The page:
The Museum of Everything
REVIEW BY EMILY MORGAN
The Museum of Everything is anything but an ordinary children’s book. It’s more like a trip you might take to an art museum. And author-illustrator Lynne Rae Perkins is the docent who leads you through this museum, encouraging you to think and imagine. Her watercolor works of art show up in stark rooms or sometimes rooms stuffed with curiosity and concepts. An ornately framed bush or a shriveled leaf becomes art exhibits to ponder. The reader is encouraged to embrace stillness while at the same time the mind is reeling with possibility.
This story has brought to life the idea that all children need time and space to think and create. Imagine a child who stares at the clouds and imagines a world within them or one who looks at an electrical outlet and sees a face staring back. This book is like that cherished under-the-bed shoebox that a child pulls out on a day when the television and computer are off-limits.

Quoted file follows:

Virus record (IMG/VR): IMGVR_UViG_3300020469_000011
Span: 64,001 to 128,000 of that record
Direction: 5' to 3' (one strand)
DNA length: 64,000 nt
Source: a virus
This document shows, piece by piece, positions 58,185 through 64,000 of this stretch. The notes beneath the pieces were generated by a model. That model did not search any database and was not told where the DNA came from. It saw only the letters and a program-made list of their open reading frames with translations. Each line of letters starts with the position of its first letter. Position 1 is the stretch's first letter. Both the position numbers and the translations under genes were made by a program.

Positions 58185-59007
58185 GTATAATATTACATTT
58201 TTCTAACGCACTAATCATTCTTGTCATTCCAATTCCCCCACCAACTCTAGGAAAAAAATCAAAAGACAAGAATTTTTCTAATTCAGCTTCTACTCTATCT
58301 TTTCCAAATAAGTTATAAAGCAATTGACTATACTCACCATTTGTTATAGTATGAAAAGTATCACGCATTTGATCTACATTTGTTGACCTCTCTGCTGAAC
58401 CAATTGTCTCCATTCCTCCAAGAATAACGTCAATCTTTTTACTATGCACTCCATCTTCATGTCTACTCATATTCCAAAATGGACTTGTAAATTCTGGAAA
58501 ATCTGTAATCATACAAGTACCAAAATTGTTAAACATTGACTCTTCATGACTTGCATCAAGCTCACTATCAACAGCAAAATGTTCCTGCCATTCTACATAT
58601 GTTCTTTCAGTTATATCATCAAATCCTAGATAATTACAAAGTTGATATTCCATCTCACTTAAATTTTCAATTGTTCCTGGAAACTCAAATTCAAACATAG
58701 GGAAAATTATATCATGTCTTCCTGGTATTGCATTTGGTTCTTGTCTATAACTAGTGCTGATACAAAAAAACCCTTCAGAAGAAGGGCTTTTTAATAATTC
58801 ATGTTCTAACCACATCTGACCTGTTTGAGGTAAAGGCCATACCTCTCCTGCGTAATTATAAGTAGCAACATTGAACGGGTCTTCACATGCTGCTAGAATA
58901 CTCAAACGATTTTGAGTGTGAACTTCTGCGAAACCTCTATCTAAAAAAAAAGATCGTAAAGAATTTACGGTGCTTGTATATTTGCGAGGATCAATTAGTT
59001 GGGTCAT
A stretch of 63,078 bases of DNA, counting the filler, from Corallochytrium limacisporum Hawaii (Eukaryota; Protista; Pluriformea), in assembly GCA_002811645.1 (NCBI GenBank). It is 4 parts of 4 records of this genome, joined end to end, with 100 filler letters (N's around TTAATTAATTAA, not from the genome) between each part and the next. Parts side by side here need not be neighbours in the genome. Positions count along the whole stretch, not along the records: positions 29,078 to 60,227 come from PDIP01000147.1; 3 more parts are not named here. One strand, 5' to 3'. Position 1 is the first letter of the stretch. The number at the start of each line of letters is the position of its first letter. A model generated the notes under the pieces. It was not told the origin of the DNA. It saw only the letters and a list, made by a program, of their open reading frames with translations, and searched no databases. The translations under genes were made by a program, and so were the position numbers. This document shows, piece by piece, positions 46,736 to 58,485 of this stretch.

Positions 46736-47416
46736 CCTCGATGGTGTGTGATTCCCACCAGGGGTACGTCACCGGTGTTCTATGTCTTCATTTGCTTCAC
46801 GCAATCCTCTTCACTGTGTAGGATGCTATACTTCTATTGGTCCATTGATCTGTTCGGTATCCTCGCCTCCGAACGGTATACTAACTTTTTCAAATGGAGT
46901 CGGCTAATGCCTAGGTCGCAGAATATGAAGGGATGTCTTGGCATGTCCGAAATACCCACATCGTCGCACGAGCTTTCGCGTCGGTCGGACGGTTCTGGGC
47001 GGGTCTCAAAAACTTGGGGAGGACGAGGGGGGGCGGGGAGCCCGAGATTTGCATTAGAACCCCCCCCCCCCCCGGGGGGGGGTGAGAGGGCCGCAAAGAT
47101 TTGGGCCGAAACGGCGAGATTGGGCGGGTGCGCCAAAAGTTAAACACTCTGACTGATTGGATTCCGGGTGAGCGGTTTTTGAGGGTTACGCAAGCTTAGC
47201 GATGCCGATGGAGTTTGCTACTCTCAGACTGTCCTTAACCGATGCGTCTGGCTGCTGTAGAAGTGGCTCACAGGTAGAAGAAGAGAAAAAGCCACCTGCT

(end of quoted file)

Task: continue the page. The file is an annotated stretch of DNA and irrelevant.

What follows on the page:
The author invites children’s brains to go “meta,” so that a rock in a puddle becomes an island and then proceeds from there to become so many other things. It’s like nesting dolls of ideas that help a child start small and then think big.
Museums are fun places to visit. While at your favorite museum, you might have a map or a docent to lead you, or you might just ramble around looking for a place that interests you at the moment and then stares at a sculpture for an hour. That is the beauty of the experience that is captured in this book. It is less story and more scenario. The Museum of Everything is its own masterpiece for the ages where your child can explore everything—real and imagined—over and over again.